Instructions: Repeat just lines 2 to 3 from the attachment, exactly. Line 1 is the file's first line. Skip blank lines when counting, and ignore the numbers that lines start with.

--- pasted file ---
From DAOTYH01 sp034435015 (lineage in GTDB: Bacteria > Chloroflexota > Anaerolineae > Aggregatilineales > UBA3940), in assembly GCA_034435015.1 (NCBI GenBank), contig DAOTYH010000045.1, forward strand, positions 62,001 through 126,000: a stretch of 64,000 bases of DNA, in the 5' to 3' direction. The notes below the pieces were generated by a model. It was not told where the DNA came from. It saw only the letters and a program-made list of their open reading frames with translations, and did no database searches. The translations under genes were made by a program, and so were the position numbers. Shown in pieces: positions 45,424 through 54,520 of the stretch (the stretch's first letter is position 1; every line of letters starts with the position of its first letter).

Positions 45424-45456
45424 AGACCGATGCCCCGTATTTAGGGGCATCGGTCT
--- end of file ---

Positions 45424-45456
45424 AGACCGATGCCCCGTATTTAGGGGCATCGGTCT